The origins of the ceremony began in 1745, when the Scottish Jacobite rebellion was defeated by the Hanoverian English government. Thirty years before the English found themselves battling American colonists, they put down this Scottish rebellion, and they tried to keep Scottish nationalism under wraps by banning in 1746 the playing of bagpipes, the bearing of arms, the wearing of kilts and the display of any tartans of the Scottish clans. In the decades when these bans were enforced, the Scots would secretly wear tartans under their clothing when they went to church. Thus, when the minister ended the worship service with the benediction, that tartan was secretly blessed and God’s favor was bestowed upon the Scottish people.
The open “kirkin”ceremony began nearly 200 years later. In 1941, as the war in Europe was escalating, former Saint Andrew’s Society president and famous American religious leader Dr. Peter Marshall initiated the Kirkin’ o’ the Tartan in this country as a fundraiser for British war relief in conjunction with the St. Andrew’s Society of Washington, D.C. For the first decade the service was held at the capital’s New York Avenue Presbyterian Church.
The Episcopal Church – former nemesis of Scotland (when it was Roman Catholic in the 16th century and later with the emergence of the Presbyterian movement) – ironically became the site of a the U.S. national kirkin in 1952, when the Washington ceremony was moved to the Washington National Cathedral, an Episcopal church. The service has been held every May in every year since, and raises money for scholarships for Scottish students.
The Ben Lomond ceremony raises money for the holiday relief efforts of Valley Churches United.
Of course, we must mention golf, since the church shares a name with the most famous, and oldest golf course in the world. The annual St. Andrew’s (CA) golf tournament is held every spring in Scotts Valley.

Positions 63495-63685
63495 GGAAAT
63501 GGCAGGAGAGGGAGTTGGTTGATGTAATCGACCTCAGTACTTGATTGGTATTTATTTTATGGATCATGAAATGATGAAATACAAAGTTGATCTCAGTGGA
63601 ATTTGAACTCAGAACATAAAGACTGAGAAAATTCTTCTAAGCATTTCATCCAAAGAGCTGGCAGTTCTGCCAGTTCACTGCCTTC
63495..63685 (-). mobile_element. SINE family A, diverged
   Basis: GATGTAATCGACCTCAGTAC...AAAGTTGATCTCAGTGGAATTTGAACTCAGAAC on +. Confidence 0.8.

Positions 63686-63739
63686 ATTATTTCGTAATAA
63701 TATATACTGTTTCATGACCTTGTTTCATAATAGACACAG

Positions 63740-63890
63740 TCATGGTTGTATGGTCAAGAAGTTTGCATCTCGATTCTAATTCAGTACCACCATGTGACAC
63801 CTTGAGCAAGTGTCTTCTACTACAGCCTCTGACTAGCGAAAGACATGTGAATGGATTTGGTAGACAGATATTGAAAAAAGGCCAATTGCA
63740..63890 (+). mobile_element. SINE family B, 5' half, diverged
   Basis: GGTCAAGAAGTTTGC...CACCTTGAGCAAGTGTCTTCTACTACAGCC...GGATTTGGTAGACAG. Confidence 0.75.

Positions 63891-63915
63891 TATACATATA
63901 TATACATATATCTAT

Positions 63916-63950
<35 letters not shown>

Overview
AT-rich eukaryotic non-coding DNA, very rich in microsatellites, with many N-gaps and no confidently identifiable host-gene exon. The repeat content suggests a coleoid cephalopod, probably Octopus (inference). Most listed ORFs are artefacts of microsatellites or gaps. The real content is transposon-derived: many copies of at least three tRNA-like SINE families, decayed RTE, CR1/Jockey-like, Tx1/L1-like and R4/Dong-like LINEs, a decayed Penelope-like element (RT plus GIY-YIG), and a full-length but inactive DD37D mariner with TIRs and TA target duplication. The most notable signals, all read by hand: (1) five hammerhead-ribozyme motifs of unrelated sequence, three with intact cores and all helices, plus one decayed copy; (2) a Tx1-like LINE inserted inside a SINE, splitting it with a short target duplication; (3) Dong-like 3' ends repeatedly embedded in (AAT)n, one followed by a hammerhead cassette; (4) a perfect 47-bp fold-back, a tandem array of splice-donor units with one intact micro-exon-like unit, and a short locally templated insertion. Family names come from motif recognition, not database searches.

St. Andrew footnotes:
St. Andrew is one of the original 12 disciples of Jesus, the brother of Simon Peter, and a follower of John the Baptist before becoming an apostle. He is said to have preached in Asia Minor and Greece and to have been crucified in Greece.
Although most commonly associated with Scotland, Saint Andrew is also the patron saint of Greece, Russian and Romania. In Germany, the St. Andrew’s Feast Day is celebrated as Andreasnacht (“St. Andrew’s Night”), in Austria with the custom of Andreasgebet (“St. Andrew’s Prayer”), and in Poland as Andrzejki (“Andrews”). The cross on which St. Andrew was crucified by Roman Emperor Nero has been adopted as the national flag of Scotland, and later incorporated into the British Union Jack.
There other traditions associated with the feast day, probably pagan in origin.
In parts of Germany, Austria, the Slovakia, Poland and Romania, superstitious belief exists that the night before St. Andrew’s Day is specially suitable for magic that reveals a young woman’s future husband or that binds a future husband to her. Many related customs developed around this: for example, the pouring of hot lead into water (in Poland, one usually pours hot wax from a candle through a key hole into cold water), divining the future husband’s profession from the shape of the resulting piece In some areas in Austria, young women would drink wine and then perform a spell while nude and kicking a straw bed. This was supposed to magically attract the future husband. Yet another custom is to throw a clog over one’s shoulder: if it lands pointing to the door, the woman will get married in the same year.
In some parts of the Czech Republic and Slovakia, young women would write down the names of potential husbands on little pieces of paper and stick these into little pieces of dough. When cooked, the first one to float to the surface of the water would reveal the name of a girl’s future husband.
In Romania, it is customary for young women to put 41 grains of wheat beneath their pillow before they go to sleep on the eve of St. Andrew’s Feast Day, and if they dream that someone is coming to steal their grains that means that they are going to get married next year.